International Dog Travel Tips.
Being able to take your dog on vacation with you is one of the most rewarding aspects of owning a dog, but it can also be one of the most difficult aspects.
This may be particularly true if you are going to be traveling abroad since there are certain procedures and regulations that must be followed in order to take a dog out of the country in which they were born.
The good news is that there are a lot of hints and suggestions that can help make your journey to another country go more easily, and if you prepare ahead of time, they will even make it safer and more fun for you.
Regulations for the International Transport of Pets
Researching the international pet travel restrictions of each country to which you want to take your dog is something you should do before leaving on your trip.
Before you make an effort to travel to another country with your dog, you should make sure you have a thorough understanding of the applicable rules and regulations, since these aspects differ from nation to nation.
It is also a good idea to be ready for any changes in policy that may take place between now and the time that you go, since this is a good practice.
A blood test, microchip, health certificate, or vaccine against rabies may be necessary to get entry into some countries.
Depending on where you are going on your trip, you may be required to get more vaccines in addition to providing documentation that you had them after they were provided. You will need to collect these records from your animal care professional.
In general, the following are things that are necessary in every country:
- The following is a list of restrictions about traveling internationally with pets:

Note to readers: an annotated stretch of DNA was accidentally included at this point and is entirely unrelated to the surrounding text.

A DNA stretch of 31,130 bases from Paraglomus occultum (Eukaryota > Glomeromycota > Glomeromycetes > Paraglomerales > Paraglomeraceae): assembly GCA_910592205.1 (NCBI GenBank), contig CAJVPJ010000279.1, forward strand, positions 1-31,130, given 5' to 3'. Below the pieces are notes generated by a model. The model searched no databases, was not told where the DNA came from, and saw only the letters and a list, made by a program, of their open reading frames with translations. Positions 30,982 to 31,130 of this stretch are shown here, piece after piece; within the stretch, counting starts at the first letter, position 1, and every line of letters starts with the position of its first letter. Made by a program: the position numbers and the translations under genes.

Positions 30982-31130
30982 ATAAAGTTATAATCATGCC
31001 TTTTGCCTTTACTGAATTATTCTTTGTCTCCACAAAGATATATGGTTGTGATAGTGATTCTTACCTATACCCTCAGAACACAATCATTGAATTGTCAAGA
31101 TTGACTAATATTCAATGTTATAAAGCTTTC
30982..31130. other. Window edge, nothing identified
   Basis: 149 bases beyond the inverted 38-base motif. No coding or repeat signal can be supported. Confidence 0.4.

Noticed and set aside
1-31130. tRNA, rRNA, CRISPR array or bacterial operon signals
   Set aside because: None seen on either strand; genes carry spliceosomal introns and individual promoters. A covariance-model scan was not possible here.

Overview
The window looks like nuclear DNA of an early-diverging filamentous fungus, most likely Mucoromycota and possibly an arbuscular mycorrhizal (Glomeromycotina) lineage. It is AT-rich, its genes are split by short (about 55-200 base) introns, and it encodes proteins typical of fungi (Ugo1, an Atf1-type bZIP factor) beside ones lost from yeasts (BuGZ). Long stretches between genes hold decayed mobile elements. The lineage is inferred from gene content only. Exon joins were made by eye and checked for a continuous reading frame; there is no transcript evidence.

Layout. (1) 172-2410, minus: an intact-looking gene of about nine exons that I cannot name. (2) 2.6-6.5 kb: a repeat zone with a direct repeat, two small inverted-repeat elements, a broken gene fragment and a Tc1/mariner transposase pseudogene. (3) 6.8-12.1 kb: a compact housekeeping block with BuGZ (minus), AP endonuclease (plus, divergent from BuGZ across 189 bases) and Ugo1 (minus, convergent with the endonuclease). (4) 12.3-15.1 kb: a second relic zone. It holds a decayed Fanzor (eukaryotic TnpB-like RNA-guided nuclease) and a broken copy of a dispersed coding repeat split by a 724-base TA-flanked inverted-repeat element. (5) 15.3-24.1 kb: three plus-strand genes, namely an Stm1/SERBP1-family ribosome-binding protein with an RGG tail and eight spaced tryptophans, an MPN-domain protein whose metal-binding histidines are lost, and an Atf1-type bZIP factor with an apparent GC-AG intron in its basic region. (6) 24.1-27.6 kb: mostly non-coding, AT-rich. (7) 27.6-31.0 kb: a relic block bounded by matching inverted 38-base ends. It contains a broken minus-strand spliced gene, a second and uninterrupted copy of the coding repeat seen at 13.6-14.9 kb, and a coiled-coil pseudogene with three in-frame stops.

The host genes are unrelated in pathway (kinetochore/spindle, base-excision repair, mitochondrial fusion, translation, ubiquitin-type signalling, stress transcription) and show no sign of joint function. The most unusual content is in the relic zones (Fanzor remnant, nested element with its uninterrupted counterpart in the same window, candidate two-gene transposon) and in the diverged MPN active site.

- Every animal is required to have a microchip inserted.
- Every animal must be in good physical condition, get enough nutrition, and be up to date on all vaccines (including rabies)
- To be allowed to travel overseas, pets need to be at least 8 weeks old. (They are also required to have a health certificate that has been granted in order to travel to or from Hawaii.)
- Before leaving the United States, you must have had ownership of your pets for at least 48 hours, and this time period includes any time your pets spent in quarantine at a facility that was authorized by the government.
Your pet’s carrier has to be roomy enough for your pet to easily stand up, turn around, and lay down, and the carrier also needs to have sufficient ventilation for your pet’s safety.
Certificate of Immunizations and Physical Examination
You will be responsible for ensuring that your dog is up to date on all of its vaccines, including those for rabies and distemper. Before going on a trip with your dog, you should check to see whether it is up to date on its rabies vaccine. If it is not, you may be compelled by law to get it done.
A health certificate is another necessity for foreign travel with dogs. The certificate has to demonstrate that your canine companion is in pristine physical condition, devoid of any communicable illnesses, and healthy overall.